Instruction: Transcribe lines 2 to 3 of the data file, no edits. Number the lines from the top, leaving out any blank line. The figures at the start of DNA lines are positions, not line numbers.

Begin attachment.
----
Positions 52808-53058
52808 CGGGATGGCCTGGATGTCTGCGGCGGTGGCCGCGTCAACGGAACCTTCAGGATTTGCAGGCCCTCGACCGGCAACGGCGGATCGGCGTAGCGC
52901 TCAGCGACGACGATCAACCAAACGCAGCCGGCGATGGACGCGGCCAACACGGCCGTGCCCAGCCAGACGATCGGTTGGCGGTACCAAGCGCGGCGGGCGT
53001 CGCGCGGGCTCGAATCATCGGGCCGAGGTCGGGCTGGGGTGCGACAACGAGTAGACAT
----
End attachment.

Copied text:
52808 CGGGATGGCCTGGATGTCTGCGGCGGTGGCCGCGTCAACGGAACCTTCAGGATTTGCAGGCCCTCGACCGGCAACGGCGGATCGGCGTAGCGC
52901 TCAGCGACGACGATCAACCAAACGCAGCCGGCGATGGACGCGGCCAACACGGCCGTGCCCAGCCAGACGATCGGTTGGCGGTACCAAGCGCGGCGGGCGT